Introduction: How to Replace Power Steering Fluid (with a Drain)

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Video tutorial on how to change the power steering fluid on your vehicle if it’s equipped with a drain plug. Just like any other fluids in your vehicle, power steering fluid also needs to be changed as it does break down over time losing it’s lubricating, heat transfer, and power transfer efficiency qualities. Some power steering systems use a form of hydraulic fluid and others will use an automatic transmission fluid. Some vehicle’s never had the fluid replaced which greatly increases the risk of components failing in the system which can be very costly to repair. As for maintenance intervals, this does depend between manufacturers, but as a generalized figure it should be at around every 60,000km/40,000miles or every three years. Old or worn power steering fluid can cause problems besides premature failure on system parts which includes a whining pump, hard steering, and generating more heat.

Tools/Supplies Needed:

  • new power steering fluid
  • drain pan
  • socket set
  • rubber gloves (used in the video is Permatex Black 5 mil Nitrile Disposable Gloves #08184)
  • ramps or jack and jack/axle stands
  • rags
  • funnel
  • seal/gasket for drain plug

Step 1:

When opening the reservoir, older fluid may appear to be a darker color and can also smell burnt. Fresh fluid is normally a bright red, but this will depend between manufacturers as I have seen some green as well. First you will need to determine what type of fluid your vehicle takes along with the capacity of the system. Ensure the vehicle has reach operating temperature so the fluid will drain easier.

Step 2:

Elevate the vehicle safely, either by jacking up your vehicle and using axle stands or with the use of ramps. Located the drain plug and clean the area around the plug. Place a drain under the area and then remove it using the required tools. For this vehicle, an allen head socket is required. Sometimes you maybe required to loosen the power steering reservoir cap to allow air into the system for draining. I would recommend wearing rubber gloves for this procedure as it allows for easy clean up, especially when we’ll need to operate the steering wheel in a moment. DO NOT start the engine when replacing the fluid to push fluid out of the system. Depending on the design of your system, you maybe required to elevate the rear of your vehicle so it sits somewhat level. Carefully turn out steering from lock to lock right and left which will help push the remaining fluid out of the system.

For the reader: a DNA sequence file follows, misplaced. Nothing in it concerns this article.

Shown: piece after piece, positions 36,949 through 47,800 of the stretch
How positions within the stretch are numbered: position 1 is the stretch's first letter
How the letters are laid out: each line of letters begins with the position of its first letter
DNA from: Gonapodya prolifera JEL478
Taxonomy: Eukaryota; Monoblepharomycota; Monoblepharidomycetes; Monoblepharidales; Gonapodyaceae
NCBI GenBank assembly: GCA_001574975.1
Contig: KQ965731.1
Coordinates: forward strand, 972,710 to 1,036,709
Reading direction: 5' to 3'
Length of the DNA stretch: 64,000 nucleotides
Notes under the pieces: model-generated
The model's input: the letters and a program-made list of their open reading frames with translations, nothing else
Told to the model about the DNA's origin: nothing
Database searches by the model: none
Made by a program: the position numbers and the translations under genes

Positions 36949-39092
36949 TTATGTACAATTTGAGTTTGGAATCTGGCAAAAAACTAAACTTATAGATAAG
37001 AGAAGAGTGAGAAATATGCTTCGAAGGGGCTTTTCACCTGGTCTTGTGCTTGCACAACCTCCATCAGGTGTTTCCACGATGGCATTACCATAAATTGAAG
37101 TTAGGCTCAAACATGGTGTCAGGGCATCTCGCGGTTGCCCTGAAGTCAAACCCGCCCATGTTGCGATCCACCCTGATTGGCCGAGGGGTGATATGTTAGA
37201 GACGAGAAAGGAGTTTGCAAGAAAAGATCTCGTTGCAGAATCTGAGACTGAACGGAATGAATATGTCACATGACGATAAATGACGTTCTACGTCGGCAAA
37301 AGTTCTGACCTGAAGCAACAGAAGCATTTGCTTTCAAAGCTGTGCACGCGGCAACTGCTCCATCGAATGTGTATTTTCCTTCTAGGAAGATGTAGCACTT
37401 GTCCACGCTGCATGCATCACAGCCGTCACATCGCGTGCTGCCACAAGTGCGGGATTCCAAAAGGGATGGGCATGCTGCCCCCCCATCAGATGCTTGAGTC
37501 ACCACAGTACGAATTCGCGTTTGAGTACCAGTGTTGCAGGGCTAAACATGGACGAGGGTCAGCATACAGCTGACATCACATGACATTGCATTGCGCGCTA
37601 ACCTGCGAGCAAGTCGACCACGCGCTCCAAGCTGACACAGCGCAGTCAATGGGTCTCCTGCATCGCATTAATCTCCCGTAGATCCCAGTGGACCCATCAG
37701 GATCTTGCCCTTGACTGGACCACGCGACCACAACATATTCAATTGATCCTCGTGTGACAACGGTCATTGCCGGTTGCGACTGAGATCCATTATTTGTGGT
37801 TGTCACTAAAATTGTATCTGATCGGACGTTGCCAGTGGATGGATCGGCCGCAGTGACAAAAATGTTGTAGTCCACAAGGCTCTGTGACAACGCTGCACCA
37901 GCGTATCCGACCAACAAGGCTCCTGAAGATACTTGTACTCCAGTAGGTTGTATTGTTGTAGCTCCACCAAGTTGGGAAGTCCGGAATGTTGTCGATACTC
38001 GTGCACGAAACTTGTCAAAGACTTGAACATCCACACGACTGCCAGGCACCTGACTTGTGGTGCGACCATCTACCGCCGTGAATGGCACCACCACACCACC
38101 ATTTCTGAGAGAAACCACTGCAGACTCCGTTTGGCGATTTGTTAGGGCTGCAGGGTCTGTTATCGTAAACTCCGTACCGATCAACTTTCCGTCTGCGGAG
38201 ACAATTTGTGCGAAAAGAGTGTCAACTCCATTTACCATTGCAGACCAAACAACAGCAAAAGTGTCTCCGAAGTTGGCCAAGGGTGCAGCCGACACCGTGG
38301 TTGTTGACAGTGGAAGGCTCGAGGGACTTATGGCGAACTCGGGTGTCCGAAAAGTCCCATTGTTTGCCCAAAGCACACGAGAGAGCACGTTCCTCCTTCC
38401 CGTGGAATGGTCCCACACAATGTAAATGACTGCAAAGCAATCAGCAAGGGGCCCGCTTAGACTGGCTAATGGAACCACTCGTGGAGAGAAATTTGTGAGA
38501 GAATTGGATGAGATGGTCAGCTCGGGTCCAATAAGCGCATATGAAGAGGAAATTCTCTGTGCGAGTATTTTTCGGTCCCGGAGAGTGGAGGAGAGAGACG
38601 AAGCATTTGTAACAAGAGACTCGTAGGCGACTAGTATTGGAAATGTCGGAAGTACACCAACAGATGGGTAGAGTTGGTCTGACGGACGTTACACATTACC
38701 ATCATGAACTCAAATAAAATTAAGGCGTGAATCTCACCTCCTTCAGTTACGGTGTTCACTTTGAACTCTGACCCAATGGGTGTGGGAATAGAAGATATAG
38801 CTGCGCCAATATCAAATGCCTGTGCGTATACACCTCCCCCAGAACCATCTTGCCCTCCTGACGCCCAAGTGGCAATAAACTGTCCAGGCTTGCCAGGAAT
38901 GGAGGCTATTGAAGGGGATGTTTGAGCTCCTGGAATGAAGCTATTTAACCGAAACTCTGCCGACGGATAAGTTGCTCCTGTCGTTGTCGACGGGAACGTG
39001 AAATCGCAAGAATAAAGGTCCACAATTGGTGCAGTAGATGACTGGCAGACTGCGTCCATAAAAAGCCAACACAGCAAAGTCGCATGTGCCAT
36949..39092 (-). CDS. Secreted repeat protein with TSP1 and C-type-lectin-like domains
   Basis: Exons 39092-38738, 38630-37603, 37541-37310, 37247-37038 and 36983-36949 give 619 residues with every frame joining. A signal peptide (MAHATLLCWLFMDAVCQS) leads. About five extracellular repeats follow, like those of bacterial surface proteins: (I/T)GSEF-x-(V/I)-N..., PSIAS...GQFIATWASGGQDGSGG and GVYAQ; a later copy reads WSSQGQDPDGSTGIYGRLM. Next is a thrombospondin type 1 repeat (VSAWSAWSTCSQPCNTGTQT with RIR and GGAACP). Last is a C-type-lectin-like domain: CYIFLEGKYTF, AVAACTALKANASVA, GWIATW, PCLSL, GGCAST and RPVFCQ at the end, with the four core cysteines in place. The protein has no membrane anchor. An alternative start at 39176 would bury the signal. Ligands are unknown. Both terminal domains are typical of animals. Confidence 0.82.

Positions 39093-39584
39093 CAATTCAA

Step 3:

Next taking a look inside the reservoir, most vehicles are equipped with a filter. Filters can be cleaned, replaced, or left as is. Sometimes you can purchase a filter separately, other vehicles such as the one I am working with will require a new reservoir as it's one assembly.

Step 4:

Before reinstalling the drain plug, they normally are equipped with some form of a gasket which will need to be replaced or can be reused. Replace the gasket if needed, if reusable, inspect for any damage and replace if it is damaged. Wipe off both the plug and sealing surface where the drain plug is installed. Reinstall the drain plug and torque to the correct specifications.

Step 5:

Refill the system with the new fluid with the engine off. You will notice bubbling in the reservoir which is perfectly normal. With the engine off, turn the steering to full lock right and left which will push air from the system. Keep an eye on the fluid and add when needed. Continue this until the fluid level has stopped dropping. DO NOT drive the vehicle without bleeding the system as you do risk damaging the pump, but it can be removed off the ramps or from being elevated. With the engine running, leave the cap on but loose just to prevent any fluid from bubbling out. Turn the steering from lock to lock right and left about four times each way or until all the air has been bleed out of the system. Some vehicles may require more than a few times. Keep an eye on the fluid and add when needed. You will notice the fluid cavitating which is perfectly normal. This will eventually disappear once the air is gone and may take a few minutes. Turn the wheel, it should turn smoothly each way, and the pump should not whine if it’s still in good condition.

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